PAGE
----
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Arthritis is a common condition that causes inflammation and pain in a joint. It can be experienced by anyone, at any age, but is particularly common in the elderly. In the UK there are millions who suffer with arthritis symptoms.

Types of Arthritis

There are two main types of Arthritis:


This is the most common form of arthritis in the UK. It happens when your cartilage deteriorates over time. This can happen as a result of injury, age or genetics. It is more likely to occur in people in their 40’s or older. The most commonly affected areas are the hands, knees, hips and spine.

Rheumatoid Arthritis

This type of arthritis is believed to occur when the body’s immune system targets affected joints, ultimately leading to the swelling and pain. It often begins between the ages of 30 and 50.


Other forms of arthritis and related conditions

There are also many other types of arthritis or related conditions, some more common than others. These include:

Gout - a type of arthritis caused by too much uric acid. It usually affects the big toe but can also affect other joints.

Psoriasis Arthritis - an inflammatory joint condition that affects people with psoriasis

Enteropathic Arthritis – a chronic inflammatory arthritis associated with Inflammatory Bowel Diseasees (IBD) such as Crohn’s disease and Ulcerative colitis.

Reactive Arthritis - this develops after an infection in the bowel, gut or throat and causes pain and swelling of the joints.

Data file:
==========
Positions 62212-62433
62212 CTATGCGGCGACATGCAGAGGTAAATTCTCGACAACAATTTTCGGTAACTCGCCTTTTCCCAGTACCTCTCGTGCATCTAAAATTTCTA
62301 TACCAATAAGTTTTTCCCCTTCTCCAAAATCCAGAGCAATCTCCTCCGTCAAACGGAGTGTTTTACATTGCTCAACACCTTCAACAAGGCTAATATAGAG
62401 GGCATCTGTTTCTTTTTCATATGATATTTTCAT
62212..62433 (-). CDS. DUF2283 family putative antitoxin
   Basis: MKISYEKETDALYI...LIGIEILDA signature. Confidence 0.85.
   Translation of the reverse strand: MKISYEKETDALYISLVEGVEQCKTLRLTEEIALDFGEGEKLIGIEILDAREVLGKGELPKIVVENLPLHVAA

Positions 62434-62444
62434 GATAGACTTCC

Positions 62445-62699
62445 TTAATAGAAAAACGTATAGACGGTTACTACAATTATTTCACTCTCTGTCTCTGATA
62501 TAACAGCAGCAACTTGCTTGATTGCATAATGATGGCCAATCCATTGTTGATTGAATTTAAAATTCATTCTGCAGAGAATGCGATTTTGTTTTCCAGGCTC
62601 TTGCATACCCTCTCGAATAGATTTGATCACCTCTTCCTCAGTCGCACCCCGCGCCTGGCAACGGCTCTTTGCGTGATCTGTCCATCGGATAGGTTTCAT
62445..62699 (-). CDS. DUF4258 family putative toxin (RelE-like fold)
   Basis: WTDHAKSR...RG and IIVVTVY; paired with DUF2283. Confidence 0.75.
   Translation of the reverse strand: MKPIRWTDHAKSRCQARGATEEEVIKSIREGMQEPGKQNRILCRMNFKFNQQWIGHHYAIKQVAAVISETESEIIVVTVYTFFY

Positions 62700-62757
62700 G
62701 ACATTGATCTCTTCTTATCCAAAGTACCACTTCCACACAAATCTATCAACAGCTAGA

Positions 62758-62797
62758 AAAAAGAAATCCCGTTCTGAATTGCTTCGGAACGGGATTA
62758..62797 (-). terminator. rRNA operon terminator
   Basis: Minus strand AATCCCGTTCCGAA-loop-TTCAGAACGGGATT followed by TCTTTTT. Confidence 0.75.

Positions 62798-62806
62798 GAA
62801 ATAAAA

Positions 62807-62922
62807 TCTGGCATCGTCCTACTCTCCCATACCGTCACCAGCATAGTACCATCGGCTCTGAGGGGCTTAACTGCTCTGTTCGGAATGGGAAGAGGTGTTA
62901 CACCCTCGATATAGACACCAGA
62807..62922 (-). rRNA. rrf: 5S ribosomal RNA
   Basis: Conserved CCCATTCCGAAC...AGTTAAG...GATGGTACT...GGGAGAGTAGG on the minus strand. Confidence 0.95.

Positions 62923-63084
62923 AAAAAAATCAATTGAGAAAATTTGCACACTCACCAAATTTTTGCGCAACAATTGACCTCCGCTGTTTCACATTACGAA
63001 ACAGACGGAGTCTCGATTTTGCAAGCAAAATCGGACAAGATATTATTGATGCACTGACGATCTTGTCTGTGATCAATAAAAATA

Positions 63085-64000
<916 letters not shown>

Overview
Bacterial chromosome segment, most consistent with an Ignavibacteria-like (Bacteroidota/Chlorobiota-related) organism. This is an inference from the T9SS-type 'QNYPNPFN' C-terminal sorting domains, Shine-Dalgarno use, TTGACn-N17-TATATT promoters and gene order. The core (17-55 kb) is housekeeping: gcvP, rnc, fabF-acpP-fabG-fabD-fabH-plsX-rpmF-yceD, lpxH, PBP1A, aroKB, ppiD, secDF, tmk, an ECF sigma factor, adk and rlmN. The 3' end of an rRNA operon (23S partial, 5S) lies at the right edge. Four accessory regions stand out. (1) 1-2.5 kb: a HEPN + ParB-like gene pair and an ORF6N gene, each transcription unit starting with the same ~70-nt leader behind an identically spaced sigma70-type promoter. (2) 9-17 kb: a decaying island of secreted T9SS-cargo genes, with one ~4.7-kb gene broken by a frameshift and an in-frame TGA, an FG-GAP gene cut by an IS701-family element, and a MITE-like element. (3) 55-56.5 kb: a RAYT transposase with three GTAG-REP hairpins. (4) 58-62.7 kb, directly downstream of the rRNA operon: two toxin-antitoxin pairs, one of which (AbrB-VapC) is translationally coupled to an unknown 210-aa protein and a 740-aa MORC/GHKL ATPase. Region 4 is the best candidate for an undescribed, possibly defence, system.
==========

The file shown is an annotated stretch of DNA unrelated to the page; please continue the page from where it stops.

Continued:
Secondary Arthritis – this can develop after a joint injury and may happens years after the injury itself.

Fibromyalgia – causes pain in muscles, ligaments and tendons

Lupus – an autoimmune condition that affects many organs and body tissue


Symptoms of Arthritis

Some of the symptoms of arthritis include:

  • Joint pain or tenderness
  • Swelling or inflammation in and around the joint
  • Restricted movement of the joint
  • Warm and red skin around joint
  • Joint weakness


Arthritis Treatment

There is no magic cure for arthritis. The aim of arthritis treatment is to minimise the symptoms and prevent further damage. Early identification is always best, so if you think you may be exhibiting some arthritis symptoms, it’s best to see your Doctor and begin treatment as soon as possible.

The type of treatment used will depend on the type of arthritis you have. If you have Osteoarthritis then this will usually involve lifestyle changes, medicine and possibly surgery. If you have Rheumatoid Arthritis this may involve medicine, physiotherapy and surgery.

Here is a bit more information about the types of treatments that may be used:


Although you probably don’t feel like exercising if you have arthritis, it can actually help reduce your symptoms and prevent further damage. Ensure you seek medical advice from an expert before beginning any exercise.

Healthy Diet

Excess weight can worsen the symptoms of your arthritis. Eating a healthy and balanced can help you maintain a healthy weight, hence putting less pressure on your joints.


The type of medicine prescribed will depend on the type of arthritis you have. Anti-inflammatory medication may be given to reduce inflammation as is the case of Osteoarthritis. More aggressive treatment such as Immunosuppressants may be used for rheumatoid arthritis.


Physiotherapy may also be another treatment option for some arthritis sufferers. Physiotherapy treatments include heat & ice packs, massage, acupuncture and exercises.


If your arthritis is severe then surgery may be another treatment option. There are few different types of surgery depending on the type of arthritis and the affected area.

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